MST Reaffirms the Need for an Integral Agrarian Reform to Feed Humanity and Cool Down the Planet—A Dialogue with Marina Dos Santos
Shortly after the beginning of the 7th International Conference of La Vía Campesina in Basque Country, we interviewed Marina Dos Santos, who is a member of the organization that founded this international network of peasants: the Landless Workers’ Movement of Brazil.
“The 7th Conference is very important because nowadays we’re going through very rough times with a severe political, economic, environmental and ethical crisis—not only in Brazil but around the world. In this sense, the Conference is a way for representatives of farmers from every continent to analyze the current juncture and organize strategic points of struggle and our internal organization,” Dos Santos said in a telephonic communication from Sao Paulo, hours before heading towards the Basque town of Derio, where around five hundred peasant representatives will meet.
“Today, the struggles for land and agrarian reform are the most important around the world. If states don’t create policies to decentralize the ownership of nature’s goods and put them at the service of society, we won’t achieve Food Sovereignty. The struggle for the Integral Agrarian Reform is the biggest fight that’s being fought across all continents, and therefore it will be at the core of our 7th Conference,” Marina said.
Radio Mundo Real: Lately, the Landless Workers’ Movement has found an unexpected ally in Catholic Pope Francis, whose has used his voice to claim for land, rights, social justice and climate justice. What do you think this new alliance means?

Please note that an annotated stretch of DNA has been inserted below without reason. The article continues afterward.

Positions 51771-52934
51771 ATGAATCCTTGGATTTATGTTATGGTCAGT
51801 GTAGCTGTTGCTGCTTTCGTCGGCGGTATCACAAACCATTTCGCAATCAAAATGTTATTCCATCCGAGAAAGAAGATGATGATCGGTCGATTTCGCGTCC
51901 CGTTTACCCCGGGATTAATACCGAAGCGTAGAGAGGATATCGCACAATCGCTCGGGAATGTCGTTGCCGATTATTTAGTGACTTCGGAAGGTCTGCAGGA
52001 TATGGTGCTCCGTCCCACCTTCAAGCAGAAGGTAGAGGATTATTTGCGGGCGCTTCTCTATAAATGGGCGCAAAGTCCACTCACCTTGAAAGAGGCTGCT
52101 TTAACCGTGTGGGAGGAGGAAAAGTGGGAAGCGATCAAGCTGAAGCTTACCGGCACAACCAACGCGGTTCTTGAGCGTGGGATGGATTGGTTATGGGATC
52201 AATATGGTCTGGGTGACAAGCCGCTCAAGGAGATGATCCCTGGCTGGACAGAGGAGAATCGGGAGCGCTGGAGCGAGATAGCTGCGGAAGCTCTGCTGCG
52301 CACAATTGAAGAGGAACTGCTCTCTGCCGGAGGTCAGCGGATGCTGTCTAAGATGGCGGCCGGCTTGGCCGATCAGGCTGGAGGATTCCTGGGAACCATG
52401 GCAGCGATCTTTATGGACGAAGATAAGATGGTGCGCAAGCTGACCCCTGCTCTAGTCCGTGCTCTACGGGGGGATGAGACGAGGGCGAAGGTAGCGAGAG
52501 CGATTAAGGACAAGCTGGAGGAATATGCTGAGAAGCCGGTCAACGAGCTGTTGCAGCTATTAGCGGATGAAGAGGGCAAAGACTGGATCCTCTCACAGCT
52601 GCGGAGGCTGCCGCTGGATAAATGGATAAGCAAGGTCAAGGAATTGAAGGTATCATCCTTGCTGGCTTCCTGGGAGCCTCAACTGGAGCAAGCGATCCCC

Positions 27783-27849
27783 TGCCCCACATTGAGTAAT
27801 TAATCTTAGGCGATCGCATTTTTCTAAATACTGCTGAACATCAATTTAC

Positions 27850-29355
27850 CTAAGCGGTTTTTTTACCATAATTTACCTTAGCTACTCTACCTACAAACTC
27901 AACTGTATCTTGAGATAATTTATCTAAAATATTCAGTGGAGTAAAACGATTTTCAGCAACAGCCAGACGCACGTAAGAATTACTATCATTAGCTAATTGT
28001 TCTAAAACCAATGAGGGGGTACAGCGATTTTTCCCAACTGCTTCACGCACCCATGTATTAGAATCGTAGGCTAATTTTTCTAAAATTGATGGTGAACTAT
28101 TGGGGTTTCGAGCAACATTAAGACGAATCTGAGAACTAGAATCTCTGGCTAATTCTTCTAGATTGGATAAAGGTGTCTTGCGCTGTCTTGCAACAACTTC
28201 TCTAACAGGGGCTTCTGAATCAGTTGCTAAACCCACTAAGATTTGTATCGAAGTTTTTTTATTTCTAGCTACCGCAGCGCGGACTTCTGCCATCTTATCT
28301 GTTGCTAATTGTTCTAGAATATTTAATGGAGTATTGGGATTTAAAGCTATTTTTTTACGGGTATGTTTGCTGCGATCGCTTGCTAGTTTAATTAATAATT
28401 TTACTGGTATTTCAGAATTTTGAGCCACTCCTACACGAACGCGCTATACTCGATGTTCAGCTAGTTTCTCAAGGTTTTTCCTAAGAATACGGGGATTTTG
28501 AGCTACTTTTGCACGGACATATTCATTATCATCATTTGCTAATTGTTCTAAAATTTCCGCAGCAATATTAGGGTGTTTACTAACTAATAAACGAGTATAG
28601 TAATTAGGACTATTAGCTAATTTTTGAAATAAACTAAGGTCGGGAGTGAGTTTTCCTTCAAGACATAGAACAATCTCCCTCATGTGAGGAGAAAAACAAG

Marina Dos Santos: Indeed, it is very important for us to have such an important friend. The fact that the maximum leader of the Catholic church has a stance of defense of peasants and of nature’s riches in this particular juncture for Brazil and Latin America where the repression and criminalization of people in rural areas has increased is crucial. And to us his thoughts on the main issues we are concerned with—land, housing and work—are very valuable. It is important for the working class of rural and urban areas to unite and struggle for these three main issues, which are the three points that he highlights. We hope to discuss these three issues at the Conference to build an international agenda”.
Radio Mundo Real: Speaking about allies to the peasant movement, there’s a long-withstanding alliance with the World Women’s March, and with the environmentalist political movement Friends of the Earth International. Will there be new alliances this year?
Marina Dos Santos: We’ll be joined by many allies and representatives of many regions and countries, from all five continents. The alliances grow on the basis of agreements on the positions we defend regarding environment, food sovereignty, agriculture, and our struggles for agrarian reform, water and territory, and in the last few years I believe allies have also grown involved with the participation of women, youth and the LGBTI community. I believe the participation and discussion with these allies will be very important, as it has always been.